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CMOS Logic

CMOS logic is a newer technology, based on the use of complementary MOS transistors to perform logic functions with almost no current required. This makes these gates very useful in battery-powered applications. The fact that they will work with supply voltages as low as 3 volts and as high as 15 volts is also very helpful.

Basic CMOS inverter.

CMOS gates are all based on the fundamental inverter circuit shown to the left. Note that both transistors are enhancement-mode MOSFETs; one N-channel with its source grounded, and one P-channel with its source connected to +V. Their gates are connected together to form the input, and their drains are connected together to form the output.

The two MOSFETs are designed to have matching characteristics. Thus, they are complementary to each other. When off, their resistance is effectively infinite; when on, their channel resistance is about 200 Ω. Since the gate is essentially an open circuit it draws no current, and the output voltage will be equal to either ground or to the power supply voltage, depending on which transistor is conducting.

When input A is grounded (logic 0), the N-channel MOSFET is unbiased, and therefore has no channel enhanced within itself. It is an open circuit, and therefore leaves the output line disconnected from ground. At the same time, the P-channel MOSFET is forward biased, so it has a channel enhanced within itself. This channel has a resistance of about 200 Ω, connecting the output line to the +V supply. This pulls the output up to +V (logic 1).

When input A is at +V (logic 1), the P-channel MOSFET is off and the N-channel MOSFET is on, thus pulling the output down to ground (logic 0). Thus, this circuit correctly performs logic inversion, and at the same time provides active pull-up and pull-down, according to the output state.



CMOS 2-input NOR gate.

This concept can be expanded into NOR and NAND structures by combining inverters in a partially series, partially parallel structure. The circuit to the right is a practical example of a CMOS 2-input NOR gate.

In this circuit, if both inputs are low, both P-channel MOSFETs will be turned on, thus providing a connection to +V. Both N-channel MOSFETs will be off, so there will be no ground connection. However, if either input goes high, that P-channel MOSFET will turn off and disconnect the output from +V, while that N-channel MOSFET will turn on, thus grounding the output.



CMOS 2-input NAND gate.

The structure can be inverted, as shown to the left. Here we have a two-input NAND gate, where a logic 0 at either input will force the output to logic 1, but it takes both inputs at logic 1 to allow the output to go to logic 0.

This structure is less limited than the bipolar equivalent would be, but there are still some practical limits. One of these is the combined resistance of the MOSFETs in series. As a result, CMOS totem poles are not made more than four inputs high. Gates with more than four inputs are built as cascading structures rather than single structures. However, the logic is still valid.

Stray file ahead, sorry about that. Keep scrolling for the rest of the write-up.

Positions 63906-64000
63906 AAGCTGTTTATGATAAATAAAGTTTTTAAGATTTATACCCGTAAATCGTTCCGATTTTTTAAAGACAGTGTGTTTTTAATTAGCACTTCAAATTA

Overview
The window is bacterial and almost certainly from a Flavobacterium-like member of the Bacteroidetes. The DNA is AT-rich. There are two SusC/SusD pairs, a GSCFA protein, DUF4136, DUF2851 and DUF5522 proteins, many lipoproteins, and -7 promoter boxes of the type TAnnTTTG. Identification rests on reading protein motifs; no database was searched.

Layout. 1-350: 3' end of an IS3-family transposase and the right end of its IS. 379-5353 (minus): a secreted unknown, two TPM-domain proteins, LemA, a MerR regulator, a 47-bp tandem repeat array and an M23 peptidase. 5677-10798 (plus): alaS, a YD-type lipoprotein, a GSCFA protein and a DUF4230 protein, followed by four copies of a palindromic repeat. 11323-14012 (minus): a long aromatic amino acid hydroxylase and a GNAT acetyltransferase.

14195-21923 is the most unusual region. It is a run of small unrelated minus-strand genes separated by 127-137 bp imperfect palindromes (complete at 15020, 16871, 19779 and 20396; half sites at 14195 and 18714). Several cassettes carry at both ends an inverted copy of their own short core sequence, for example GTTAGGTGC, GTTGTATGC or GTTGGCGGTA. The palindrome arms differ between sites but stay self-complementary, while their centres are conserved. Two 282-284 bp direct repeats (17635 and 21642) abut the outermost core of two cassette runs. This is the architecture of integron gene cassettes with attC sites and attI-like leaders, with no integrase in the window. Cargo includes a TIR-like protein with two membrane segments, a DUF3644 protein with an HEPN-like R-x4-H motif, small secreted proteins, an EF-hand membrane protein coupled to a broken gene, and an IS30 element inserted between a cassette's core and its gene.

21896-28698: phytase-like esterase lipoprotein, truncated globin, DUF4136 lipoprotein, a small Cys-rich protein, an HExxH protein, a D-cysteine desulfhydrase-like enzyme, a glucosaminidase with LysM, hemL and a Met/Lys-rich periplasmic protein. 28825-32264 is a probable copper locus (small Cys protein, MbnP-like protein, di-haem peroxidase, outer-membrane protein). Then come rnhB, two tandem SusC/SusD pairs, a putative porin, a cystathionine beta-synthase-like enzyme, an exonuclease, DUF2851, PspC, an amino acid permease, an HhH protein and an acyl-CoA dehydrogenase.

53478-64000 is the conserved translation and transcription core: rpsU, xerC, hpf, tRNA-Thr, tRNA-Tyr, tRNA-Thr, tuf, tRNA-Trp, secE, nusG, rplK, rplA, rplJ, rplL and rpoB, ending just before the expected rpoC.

Even with this limit, the totem pole structure still causes some problems in certain applications. The pull-up and pull-down resistances at the output are never the same, and can change significantly as the inputs change state, even if the output does not change logic states. The result is uneven and unpredictable rise and fall times for the output signal. This problem was addressed, and was solved with the buffered, or B-series CMOS gates.



B-series CMOS 2-input NAND gate.

The technique here is to follow the actual NAND gate with a pair of inverters. Thus, the output will always be driven by a single transistor, either P-channel or N-channel. Since they are as closely matched as possible, the output resistance of the gate will always be the same, and signal behavior is therefore more predictable.

One of the main problems with CMOS gates is their speed. They cannot operate very quickly, because of their inherent input capacitance. B-series devices help to overcome these limitations to some extent, by providing uniform output current, and by switching output states more rapidly, even if the input signals are changing more slowly.

Note that we have not gone into all of the details of CMOS gate construction here. For example, to avoid damage caused by static electricity, different manufacturers developed a number of input protection circuits, to prevent input voltages from becoming too high. However, these protection circuits do not affect the logical behavior of the gates, so we will not go into the details here.



CMOS bilateral switch

One type of gate, shown to the left, is unique to CMOS technology. This is the bilateral switch, or transmission gate. It makes full use of the fact that the individual FETs in a CMOS IC are constructed to be symmetrical. That is, the drain and source connections to any individual transistor can be interchanged without affecting the performance of either the transistor itself or the circuit as a whole.

When the N- and P-type FETs are connected as shown here and their gates are driven from complementary control signals, both transistors will be turned on or off together, rather than alternately. If they are both off, the signal path is essentially an open circuit — there is no connection between input and output. If they are both on, there is a very low-resistance connection between input and output, and a signal will be passed through.

What is truly interesting about this structure is that the signal being controlled in this manner does not have to be a digital signal. As long as the signal voltage does not exceed the power supply voltages, even an analog signal can be controlled by this type of gate.


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